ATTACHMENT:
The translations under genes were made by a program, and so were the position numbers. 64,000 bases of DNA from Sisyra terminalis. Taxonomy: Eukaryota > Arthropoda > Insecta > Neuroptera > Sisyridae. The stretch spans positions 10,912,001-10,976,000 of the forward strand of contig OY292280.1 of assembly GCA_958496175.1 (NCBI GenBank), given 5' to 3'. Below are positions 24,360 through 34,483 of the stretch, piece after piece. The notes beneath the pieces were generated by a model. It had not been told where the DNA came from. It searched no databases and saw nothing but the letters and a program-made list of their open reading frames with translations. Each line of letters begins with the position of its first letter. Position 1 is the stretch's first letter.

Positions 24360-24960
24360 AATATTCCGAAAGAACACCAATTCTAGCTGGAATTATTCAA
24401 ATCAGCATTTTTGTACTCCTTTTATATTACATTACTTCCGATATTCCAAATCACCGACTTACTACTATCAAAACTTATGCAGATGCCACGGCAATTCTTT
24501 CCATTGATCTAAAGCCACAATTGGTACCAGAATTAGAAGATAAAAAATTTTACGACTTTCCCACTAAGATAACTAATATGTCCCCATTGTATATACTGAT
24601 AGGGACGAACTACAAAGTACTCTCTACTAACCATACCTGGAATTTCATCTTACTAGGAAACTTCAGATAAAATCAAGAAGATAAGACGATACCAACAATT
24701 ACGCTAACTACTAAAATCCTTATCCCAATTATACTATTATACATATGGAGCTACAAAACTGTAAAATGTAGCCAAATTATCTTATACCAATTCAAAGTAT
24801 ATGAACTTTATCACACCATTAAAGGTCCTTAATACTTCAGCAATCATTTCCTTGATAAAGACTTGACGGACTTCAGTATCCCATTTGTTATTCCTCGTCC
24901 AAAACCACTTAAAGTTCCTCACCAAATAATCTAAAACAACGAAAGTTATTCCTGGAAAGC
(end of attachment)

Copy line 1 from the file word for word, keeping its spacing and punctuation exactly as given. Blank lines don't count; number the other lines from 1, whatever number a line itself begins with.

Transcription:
The translations under genes were made by a program, and so were the position numbers. 64,000 bases of DNA from Sisyra terminalis. Taxonomy: Eukaryota > Arthropoda > Insecta > Neuroptera > Sisyridae. The stretch spans positions 10,912,001-10,976,000 of the forward strand of contig OY292280.1 of assembly GCA_958496175.1 (NCBI GenBank), given 5' to 3'. Below are positions 24,360 through 34,483 of the stretch, piece after piece. The notes beneath the pieces were generated by a model. It had not been told where the DNA came from. It searched no databases and saw nothing but the letters and a program-made list of their open reading frames with translations. Each line of letters begins with the position of its first letter. Position 1 is the stretch's first letter.